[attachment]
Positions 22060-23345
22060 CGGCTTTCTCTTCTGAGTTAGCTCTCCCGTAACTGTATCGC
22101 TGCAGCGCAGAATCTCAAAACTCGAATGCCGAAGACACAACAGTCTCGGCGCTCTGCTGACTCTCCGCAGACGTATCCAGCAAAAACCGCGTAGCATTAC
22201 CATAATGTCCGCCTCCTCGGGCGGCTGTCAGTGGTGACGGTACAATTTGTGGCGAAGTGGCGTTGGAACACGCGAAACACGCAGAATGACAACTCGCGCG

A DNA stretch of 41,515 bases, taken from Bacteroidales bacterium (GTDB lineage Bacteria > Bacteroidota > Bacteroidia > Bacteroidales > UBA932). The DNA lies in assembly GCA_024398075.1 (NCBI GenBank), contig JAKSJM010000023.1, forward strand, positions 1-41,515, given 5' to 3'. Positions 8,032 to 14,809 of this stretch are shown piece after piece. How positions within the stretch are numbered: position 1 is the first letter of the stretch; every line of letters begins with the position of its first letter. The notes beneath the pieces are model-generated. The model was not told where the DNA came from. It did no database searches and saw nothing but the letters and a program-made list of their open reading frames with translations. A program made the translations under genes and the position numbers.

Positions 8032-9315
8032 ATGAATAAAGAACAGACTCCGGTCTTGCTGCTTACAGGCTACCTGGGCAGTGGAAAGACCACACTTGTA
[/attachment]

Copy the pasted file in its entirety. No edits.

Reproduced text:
Positions 22060-23345
22060 CGGCTTTCTCTTCTGAGTTAGCTCTCCCGTAACTGTATCGC
22101 TGCAGCGCAGAATCTCAAAACTCGAATGCCGAAGACACAACAGTCTCGGCGCTCTGCTGACTCTCCGCAGACGTATCCAGCAAAAACCGCGTAGCATTAC
22201 CATAATGTCCGCCTCCTCGGGCGGCTGTCAGTGGTGACGGTACAATTTGTGGCGAAGTGGCGTTGGAACACGCGAAACACGCAGAATGACAACTCGCGCG

A DNA stretch of 41,515 bases, taken from Bacteroidales bacterium (GTDB lineage Bacteria > Bacteroidota > Bacteroidia > Bacteroidales > UBA932). The DNA lies in assembly GCA_024398075.1 (NCBI GenBank), contig JAKSJM010000023.1, forward strand, positions 1-41,515, given 5' to 3'. Positions 8,032 to 14,809 of this stretch are shown piece after piece. How positions within the stretch are numbered: position 1 is the first letter of the stretch; every line of letters begins with the position of its first letter. The notes beneath the pieces are model-generated. The model was not told where the DNA came from. It did no database searches and saw nothing but the letters and a program-made list of their open reading frames with translations. A program made the translations under genes and the position numbers.

Positions 8032-9315
8032 ATGAATAAAGAACAGACTCCGGTCTTGCTGCTTACAGGCTACCTGGGCAGTGGAAAGACCACACTTGTA